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Endocrine Abstracts (2017) 49 EP771 | DOI: 10.1530/endoabs.49.EP771

ECE2017 Eposter Presentations: Interdisciplinary Endocrinology Clinical case reports - Thyroid/Others (13 abstracts)

Incidental asplenia in a patient with presumed type 2 autoimmune polyglandular syndrome (APS-2): misclassification or overlap?

Thomas Georgiou , Fotini Adamidou , Gesthimani Mintziori & Marina Kita

Ippokrateion General Hospital of Thessaloniki, Thessaloniki, Greece.

Introduction: Asplenia has been reported in 10% of patients with type 1 APS (APS-1), but has never been reported in APS-2. We describe a patient with presumed APS-2 and aplenia.

Case report: A 69-year-old woman was diagnosed with B12 deficiency with severe anemia at age 21 and insulin dependent diabetes mellitus at age 33, following routine testing. At 59, she was hospitalized with salt wasting and a diagnosis of Addison’s disease was made, which was subsequently confirmed by an inadequate response to tetracosactide stimulation. The diagnosis of subclinical Hashimoto’s thyroiditis was concurrently made. The patient had chronic onychomychosis of one fingernail and multiple toenails, but never of the mucous membranes and has never reported tetany. The diagnosis of APS-2 was made, based on the presence of the complete tri-glandular syndrome. The patient was under active surveillance for other autoimmune manifestations, but none has so far been detected. Her past history is negative for serious illnesses or infections and has never had abdominal surgery. Of note, she had never received a pneumococcal vaccine. Her family history is negative for autoimmune disorders. An abdominal CT scan was requested for complaints of non-specific abdominal discomfort and an incidental observation regarding the absence of an orthotopic spleen was made. An abdominal ultrasound found evidence of a hypoplastic splenic vessel. Functional imaging of the spleen using 99mTC-colloid failed to reveal a functional spleen. Relevant laboratory investigations including peripheral blood smear revealed Howell-Jolly bodies. Parathormone and electrolytes were normal. Quantitative measurements of major immunoglobulin classes and T lymphocyte subpopulations were normal. HLA II haplotypes DQB1*05 and DQA1*01 were indentified. AIRE sequencing is pending.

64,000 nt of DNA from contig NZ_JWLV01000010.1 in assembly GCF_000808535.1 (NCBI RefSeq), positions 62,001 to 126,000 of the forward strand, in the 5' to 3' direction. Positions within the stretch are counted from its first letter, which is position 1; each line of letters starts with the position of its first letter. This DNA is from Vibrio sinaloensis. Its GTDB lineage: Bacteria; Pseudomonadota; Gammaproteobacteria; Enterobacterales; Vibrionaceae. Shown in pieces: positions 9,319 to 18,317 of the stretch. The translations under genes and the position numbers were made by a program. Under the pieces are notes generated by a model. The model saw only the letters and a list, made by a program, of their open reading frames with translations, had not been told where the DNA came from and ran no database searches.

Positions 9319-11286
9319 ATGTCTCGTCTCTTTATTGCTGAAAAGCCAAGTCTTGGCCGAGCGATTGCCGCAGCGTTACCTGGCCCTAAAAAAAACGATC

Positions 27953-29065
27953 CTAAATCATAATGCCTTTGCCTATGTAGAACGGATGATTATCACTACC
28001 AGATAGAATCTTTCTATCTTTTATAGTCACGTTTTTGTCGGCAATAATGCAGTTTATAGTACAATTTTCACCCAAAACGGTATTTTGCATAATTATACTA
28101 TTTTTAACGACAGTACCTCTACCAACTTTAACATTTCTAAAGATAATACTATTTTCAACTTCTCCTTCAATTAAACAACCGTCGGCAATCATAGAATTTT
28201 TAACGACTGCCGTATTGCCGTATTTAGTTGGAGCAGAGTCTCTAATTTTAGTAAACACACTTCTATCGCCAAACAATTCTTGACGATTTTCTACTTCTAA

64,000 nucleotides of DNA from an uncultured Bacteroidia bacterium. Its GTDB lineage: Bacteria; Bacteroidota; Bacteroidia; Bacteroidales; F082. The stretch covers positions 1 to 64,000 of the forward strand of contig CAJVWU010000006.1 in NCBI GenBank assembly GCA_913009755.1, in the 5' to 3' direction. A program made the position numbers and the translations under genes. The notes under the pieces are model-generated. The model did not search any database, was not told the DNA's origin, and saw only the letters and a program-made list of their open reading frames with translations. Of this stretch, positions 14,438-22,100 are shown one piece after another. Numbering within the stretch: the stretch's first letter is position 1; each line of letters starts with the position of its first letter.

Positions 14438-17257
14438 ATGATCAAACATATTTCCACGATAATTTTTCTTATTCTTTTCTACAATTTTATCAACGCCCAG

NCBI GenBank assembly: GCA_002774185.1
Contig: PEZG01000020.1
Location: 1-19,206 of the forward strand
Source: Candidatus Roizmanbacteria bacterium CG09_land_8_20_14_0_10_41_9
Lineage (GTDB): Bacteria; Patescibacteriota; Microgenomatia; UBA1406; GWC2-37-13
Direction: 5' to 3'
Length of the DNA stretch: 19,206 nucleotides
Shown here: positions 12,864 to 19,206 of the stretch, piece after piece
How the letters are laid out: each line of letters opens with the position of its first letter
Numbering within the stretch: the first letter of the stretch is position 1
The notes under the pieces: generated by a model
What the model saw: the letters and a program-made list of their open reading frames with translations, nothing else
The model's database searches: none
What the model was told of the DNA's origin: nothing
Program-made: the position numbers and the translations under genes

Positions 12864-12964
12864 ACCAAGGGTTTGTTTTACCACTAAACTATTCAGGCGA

Conclusion: Asplenia in the context of well-defined APS-2 and in the absence of clinical immunodeficiency, is a novel finding that challenges our current understanding of APS and needs to be further investigated.

Volume 49

19th European Congress of Endocrinology

Lisbon, Portugal
20 May 2017 - 23 May 2017

European Society of Endocrinology 

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